The History of Naming Oregon
In approximately 1625 a Dutch map by mapmaker Hondius, and held out to be his "Map of the World", shows the City of Quivira upon a river far north of Cape Blanco on the Oregon coast. It also marks the cities of Conic and Tiguex near that point of land.
Some of these names appeared on other maps, such as Sir Humphrey Gilbert's map published in London in 1576, but on most of them Quivira is shown in Northern California, while the name Anian is applied to the region which was supposed to lie further north.
Numerous fanciful stories of sailors and travelers in the 16th and 17th centuries made this section of America mysterious. The Oregon country began to be marked on maps as New Albion or as Terra Incognita. Some of these stories had a semblance of truth.
Mariners reported in great detail the fabled straits of Anian, a waterway that led through the continent. The straits were reputed to be the veritable Northwest Passage so much sought as a short route to the Orient.
After two or three centuries of fable and myth, the name Oregon, itself doubtful in its meaning, came into use with an origin as baffling to modern research as the earlier myths and fictions. It was first used to designate a great river that supposed to flow into the Pacific Ocean and sometimes referred to as the River of the West.
As early as 1603, the Spanish navigator, Marin d' Aguilar, is reported to have noted the effluence of such a river near the latitude at which the Columbia River in now known to empty into the sea. Earlier geographers had indicated a river in that general locality upon maps of even earlier date.
So far as known, the name Oregon did not appear in any book or upon any map until after Major Robert Rogers made use of it in a written document of 1765 bearing his name and presented to King George the Third. That document, or a Proposal as he called it, outlined the use of 200 men and officers to make an overland search for the Northwest passage.
The route to be followed was detailed by Major Rogers and the expedition was led by Captain James Tute. The expedition spent a winter in St. Anthony Falls, now in Minnesota near Saint Paul. They went no further because they expected to portage to the River Oregon and instead learned they must ascend the Missouri, which later became the route taken by Lewis and Clark.
To keep this activity in context, on February 28, 1803, President Thomas Jefferson dispatched Meriwether Lewis and William Clark's Corps of Discovery. The expedition took four years and traveled many thousands of miles in what became one of America's greatest stories of adventure and discovery.
In Rogers' Proposal, he says, "...from the Great Lakes towards the Head of the Mississippi, and from thence to the River called by the Indians Ouragon, which flows...". This may or may not be a derivation, but no Indian word has been found that supports this. Attempts to find an Indian origin of the name have not been successful.
Another possibility is the derivation comes from Wau-re-gon, Indian for "beautiful water". This too has not been substantiated.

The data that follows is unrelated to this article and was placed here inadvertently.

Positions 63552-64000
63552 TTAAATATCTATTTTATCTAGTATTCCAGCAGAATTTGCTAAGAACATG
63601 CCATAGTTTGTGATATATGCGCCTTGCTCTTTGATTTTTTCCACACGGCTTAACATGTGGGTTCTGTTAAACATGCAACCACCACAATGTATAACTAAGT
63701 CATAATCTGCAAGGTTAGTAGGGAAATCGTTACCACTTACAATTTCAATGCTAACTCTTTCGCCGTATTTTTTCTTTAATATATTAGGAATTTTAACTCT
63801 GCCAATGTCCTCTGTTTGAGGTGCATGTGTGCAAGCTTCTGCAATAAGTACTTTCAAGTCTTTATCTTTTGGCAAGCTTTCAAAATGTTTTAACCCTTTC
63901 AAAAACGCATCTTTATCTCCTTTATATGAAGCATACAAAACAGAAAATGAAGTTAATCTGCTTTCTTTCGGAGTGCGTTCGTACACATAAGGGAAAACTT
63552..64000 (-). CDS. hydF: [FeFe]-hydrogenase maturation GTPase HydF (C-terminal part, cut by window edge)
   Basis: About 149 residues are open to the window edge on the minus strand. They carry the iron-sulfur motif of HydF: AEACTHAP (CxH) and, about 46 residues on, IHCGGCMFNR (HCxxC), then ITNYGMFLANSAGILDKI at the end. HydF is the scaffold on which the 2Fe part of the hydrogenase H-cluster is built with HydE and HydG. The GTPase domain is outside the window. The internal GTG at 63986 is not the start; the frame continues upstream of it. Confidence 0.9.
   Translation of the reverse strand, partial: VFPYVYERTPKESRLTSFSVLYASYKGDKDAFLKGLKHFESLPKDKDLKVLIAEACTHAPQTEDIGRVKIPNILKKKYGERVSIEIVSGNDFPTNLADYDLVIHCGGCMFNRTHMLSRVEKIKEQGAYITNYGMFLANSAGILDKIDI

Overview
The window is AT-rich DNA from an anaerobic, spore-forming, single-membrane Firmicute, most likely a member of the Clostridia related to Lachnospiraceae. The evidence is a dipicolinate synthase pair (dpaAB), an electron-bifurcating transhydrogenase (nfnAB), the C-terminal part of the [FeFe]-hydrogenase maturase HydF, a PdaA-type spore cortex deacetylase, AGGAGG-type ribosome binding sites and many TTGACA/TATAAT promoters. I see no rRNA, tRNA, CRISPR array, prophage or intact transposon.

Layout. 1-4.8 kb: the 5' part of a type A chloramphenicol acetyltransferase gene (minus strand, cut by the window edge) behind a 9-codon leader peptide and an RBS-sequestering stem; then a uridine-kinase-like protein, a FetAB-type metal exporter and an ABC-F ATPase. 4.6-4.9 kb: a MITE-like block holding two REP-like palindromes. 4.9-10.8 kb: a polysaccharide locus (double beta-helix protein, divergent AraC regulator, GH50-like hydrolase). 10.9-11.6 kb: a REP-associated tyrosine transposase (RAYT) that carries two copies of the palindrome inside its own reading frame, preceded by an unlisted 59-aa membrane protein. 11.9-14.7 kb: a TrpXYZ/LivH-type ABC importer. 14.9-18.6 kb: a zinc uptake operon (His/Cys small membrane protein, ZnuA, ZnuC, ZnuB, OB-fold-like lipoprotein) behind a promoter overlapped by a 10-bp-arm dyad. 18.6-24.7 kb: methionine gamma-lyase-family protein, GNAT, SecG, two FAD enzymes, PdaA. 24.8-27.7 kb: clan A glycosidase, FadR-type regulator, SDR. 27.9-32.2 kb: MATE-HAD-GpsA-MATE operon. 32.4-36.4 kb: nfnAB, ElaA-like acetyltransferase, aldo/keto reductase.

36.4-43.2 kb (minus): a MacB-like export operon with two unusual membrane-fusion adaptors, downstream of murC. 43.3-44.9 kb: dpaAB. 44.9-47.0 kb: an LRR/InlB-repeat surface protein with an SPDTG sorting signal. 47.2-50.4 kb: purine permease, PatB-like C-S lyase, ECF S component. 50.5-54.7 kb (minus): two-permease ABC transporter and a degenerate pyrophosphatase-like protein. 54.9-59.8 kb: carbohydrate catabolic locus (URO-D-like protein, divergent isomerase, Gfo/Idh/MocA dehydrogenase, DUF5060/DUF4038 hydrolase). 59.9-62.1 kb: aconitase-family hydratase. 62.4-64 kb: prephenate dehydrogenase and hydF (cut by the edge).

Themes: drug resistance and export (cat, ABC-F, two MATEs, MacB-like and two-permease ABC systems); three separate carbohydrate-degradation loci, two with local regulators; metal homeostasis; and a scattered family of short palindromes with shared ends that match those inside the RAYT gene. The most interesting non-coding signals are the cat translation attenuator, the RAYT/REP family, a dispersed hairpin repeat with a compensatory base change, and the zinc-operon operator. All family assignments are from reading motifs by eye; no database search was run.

The first use of the word "Oregon" in print occurred in Carver's Travels, London 1778: "...The River Bourbon, which empties itself into Hudson's Bay; the Waters of Saint Lawrence; the Mississippi, and the River Oregon, or the River of the West, that falls into the Pacific Ocean at the Straits of Annian." Carver never saw the river or the west coast.
By now, the Oregon Territory was referred by several names: Oregon, Oregan or Origan. The word Willamette is a true Indian name, but it was applied to the river by white settlers because a tribe by that name lived on its banks. There was general belief in the River Oregon though no white person had seen it. President Thomas Jefferson knew of it and referred to it by name in 1793.
The young poet William Cullen Bryant used the word "Oregon" in 1811, although his poem did not get into print until 1817. The word "Oregon" was embedded in a much-quoted verse: "Where rolls the Oregon and hears no sound, Save his own dashings -- yet the dead are there!".
When the poem was published, the river had already been christened the Columbia upon its discovery in 1792. It was usually designated as the Columbia River on maps after that date.
On December 19, 1820, there was brought to Congress a motion by Representative John Floyd of Virginia which allowed for the appointment of a committee of inquiry into the situation of the settlements upon the Pacific Ocean, and "...the expediency of occupying the Columbia River..."
This committee discussed the law of nations, the charters under which territorial titles were obtained from the British crown, the large profits derived from the fur trade and what fisheries, and the flattering reports of Lewis and Clark concerning the resources of the interior.
Floyd noted in his report, that the land was "found to be rich and well adapted to the culture of all the useful vegetables found in any part of the United States, such as turnips, potatoes, onions, rye, wheat, melons of various kinds, cucumbers and every species of pease."
He proposed an establishment at the mouth of the Columbia River which would be allowed to take their women and children with them. The bill authorized the President to occupy "that portion of the territory of the United States on the headwaters of the Columbia River..."
The bill sat idle for more than a year and it died. Congressman Floyd authored another bill on January 18, 1822, which passed the second reading and is noteworthy because it proposed to designate the region as "Oregon," this being the first official use of the name in connection with the territory as distinguished from the river.
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